Decision variables represent unknown quantities. The solutions for these terms are what we would like...

...1. StillWater Mining Company
a)
Interest Rate 12%
Price per ounce $ 1,500.00
Cost per ounce $ 400.00
Total ounces a year 10,000
Profit per ounce $ 1,100
Revenue per year $ 15,000,000.00
Cost per year $ 4,000,000.00
Profit per year $ 11,000,000.00
Every year for the next 10 years, the firm earns a profit of $11 Million. The cash flow (in $ Million) is shown below:
Year T T+1 T+2 T+3 T+4 T+5 T+6 T+7 T+8 T+9
Profit 11 11 11 11 11 11 11 11 11 11
Using NPV formula, we find NPV=$62,152,453.31
b) The NPVs (in $ Million) for variations in profit per ounce and interest rate are shown in table below:
8% 9% 10% 11% 12% 13% 14% 15%
$500 33.55 32.09 30.72 29.45 28.25 27.13 26.08 25.09
$600 40.26 38.51 36.86 35.34 33.9 32.56 31.3 30.11
$700 46.97 44.92 43.01 41.22 39.55 37.98 36.51 35.13
$800 53.68 51.34 49.16 47.11 45.2 43.41 41.73 40.15
$900 60.39 57.76 55.3 53 50.85 48.84 46.95 45.17
$1000 67.1 64.18 61.45 58.89 56.5 54.26 52.16 50.19
$1100 73.81 70.59 67.59 64.78 62.15 59.69 57.38 55.21
$1200 80.52 77.01 73.74 70.67 67.8 65.12 62.59 60.23
$1300 87.23 83.43 79.88 76.56 73.45 70.54 67.81 65.24
$1400 93.94 89.85 86.02 82.45 79.1 75.97 73.03 70.26
$1500 100.65 96.27 92.17 88.34 84.75 81.39 78.24 75.28
2. Savings for Future Expenditures
Interest Rate 8%
Current College Tuition $ 40,000
Annual growth rate of tuition 5%
Time of first college payment (yrs) 6
Time of last college payment (yrs) 9
Annual growth rate of investment 6%
Time of last...

...St. Thomas University
School of Business
BUS 533 Quantitative Methods forBusiness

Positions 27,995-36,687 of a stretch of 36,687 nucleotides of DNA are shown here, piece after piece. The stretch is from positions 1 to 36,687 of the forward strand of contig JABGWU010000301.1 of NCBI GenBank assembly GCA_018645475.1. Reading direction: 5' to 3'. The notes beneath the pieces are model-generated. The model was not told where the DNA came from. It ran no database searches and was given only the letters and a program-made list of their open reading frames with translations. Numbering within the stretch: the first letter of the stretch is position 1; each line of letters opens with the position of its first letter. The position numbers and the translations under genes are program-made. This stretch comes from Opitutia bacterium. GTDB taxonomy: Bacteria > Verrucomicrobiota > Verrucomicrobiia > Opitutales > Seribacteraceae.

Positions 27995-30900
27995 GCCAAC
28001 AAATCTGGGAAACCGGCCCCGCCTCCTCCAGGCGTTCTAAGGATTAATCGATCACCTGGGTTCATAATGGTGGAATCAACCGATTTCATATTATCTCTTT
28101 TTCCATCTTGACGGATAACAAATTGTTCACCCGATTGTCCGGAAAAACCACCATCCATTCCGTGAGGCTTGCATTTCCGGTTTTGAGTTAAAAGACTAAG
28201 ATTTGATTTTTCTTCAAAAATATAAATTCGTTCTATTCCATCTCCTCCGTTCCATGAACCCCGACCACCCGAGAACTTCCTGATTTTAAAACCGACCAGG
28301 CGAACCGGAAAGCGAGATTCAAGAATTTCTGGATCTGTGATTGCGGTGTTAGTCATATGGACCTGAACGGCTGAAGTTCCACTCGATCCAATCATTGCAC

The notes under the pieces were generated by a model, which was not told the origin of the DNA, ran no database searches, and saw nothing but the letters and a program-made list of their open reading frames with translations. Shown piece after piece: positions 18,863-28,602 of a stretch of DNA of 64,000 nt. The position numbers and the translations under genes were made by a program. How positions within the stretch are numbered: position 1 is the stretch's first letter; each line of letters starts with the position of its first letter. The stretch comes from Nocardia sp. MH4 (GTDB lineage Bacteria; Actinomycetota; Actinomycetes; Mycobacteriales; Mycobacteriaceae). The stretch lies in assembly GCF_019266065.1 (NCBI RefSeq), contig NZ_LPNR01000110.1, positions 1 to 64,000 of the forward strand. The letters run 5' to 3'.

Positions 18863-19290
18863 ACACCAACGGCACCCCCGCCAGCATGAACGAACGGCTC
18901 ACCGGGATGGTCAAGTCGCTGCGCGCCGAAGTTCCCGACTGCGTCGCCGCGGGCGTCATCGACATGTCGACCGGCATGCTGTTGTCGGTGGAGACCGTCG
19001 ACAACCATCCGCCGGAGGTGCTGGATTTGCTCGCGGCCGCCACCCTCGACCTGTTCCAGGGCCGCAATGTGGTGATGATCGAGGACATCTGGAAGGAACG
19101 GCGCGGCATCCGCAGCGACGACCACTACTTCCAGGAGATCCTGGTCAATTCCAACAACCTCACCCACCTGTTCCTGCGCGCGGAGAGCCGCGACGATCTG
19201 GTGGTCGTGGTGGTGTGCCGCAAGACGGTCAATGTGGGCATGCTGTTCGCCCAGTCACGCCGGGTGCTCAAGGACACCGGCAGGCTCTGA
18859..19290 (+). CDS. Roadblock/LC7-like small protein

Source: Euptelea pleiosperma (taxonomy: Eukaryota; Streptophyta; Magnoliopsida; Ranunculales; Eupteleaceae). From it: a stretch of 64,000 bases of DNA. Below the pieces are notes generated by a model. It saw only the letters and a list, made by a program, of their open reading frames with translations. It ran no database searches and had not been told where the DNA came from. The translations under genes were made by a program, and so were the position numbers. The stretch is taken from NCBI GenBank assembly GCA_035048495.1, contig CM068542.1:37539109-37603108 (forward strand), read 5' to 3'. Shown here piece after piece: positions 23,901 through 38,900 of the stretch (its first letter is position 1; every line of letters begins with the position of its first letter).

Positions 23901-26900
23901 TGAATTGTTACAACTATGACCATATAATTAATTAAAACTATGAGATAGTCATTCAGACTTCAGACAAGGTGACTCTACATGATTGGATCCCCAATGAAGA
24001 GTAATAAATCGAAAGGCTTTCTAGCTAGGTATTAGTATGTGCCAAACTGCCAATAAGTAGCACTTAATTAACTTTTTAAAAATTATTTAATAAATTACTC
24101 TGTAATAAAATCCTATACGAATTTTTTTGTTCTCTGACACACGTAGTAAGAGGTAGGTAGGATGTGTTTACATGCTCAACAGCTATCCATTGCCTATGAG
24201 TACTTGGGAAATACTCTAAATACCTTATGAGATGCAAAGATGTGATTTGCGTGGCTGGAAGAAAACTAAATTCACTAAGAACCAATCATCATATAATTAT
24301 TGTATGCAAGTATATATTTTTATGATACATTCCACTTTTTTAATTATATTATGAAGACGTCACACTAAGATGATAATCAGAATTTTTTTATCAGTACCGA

Dr. Maria Dolores Espino
Office: O’Mailia Hall Rm. 118
Tel: (305) 628-6791
E-mail: Mespino@stu.edu
Text :
Nagraj Balkrishnan ,Barry Render, and Ralph M. Stair Jr., Managerial DecisionModeling with Spreadsheets Prentice Hall, 2007.
Course Overview :
Quantitative methods are used in business to aid managers and leaders in making decisions. The purpose of this course is to provide students with a comprehensive working knowledge of the quantitative methods, techniques and skills necessary for the application of concepts in learned in other MBA courses. During this course student will focus on, forecasting techniques, linear regression, project scheduling, queuing theory and linear programming. Students will learn to solve realistic problems using EXCEL and other computer- aided tools.
.Course Objectives:
• To provide students with a foundation in quantitative methods and techniques commonly used in business decision-making.
• To provide students with the ability to analyze data and models, and present results in charts, graphs, and other numerical methods.
• To introduce students to computer-aided tools which enhance and facilitate the quantitative analysis process and provide them with the skills to solve quantitative problems using Microsoft Excel and other software.
Method of...

...Modeling, decision making, and optimization
In practical life, we have to continually make decisions. Making decisions are required for solving problems so that we can increase our opportunities and make life much easier and beneficial. There are many alternatives for making decisions, but making a rightful decision is a harder task. Evaluating these alternatives and choosing the best course of action represents the main essence of decision analysis.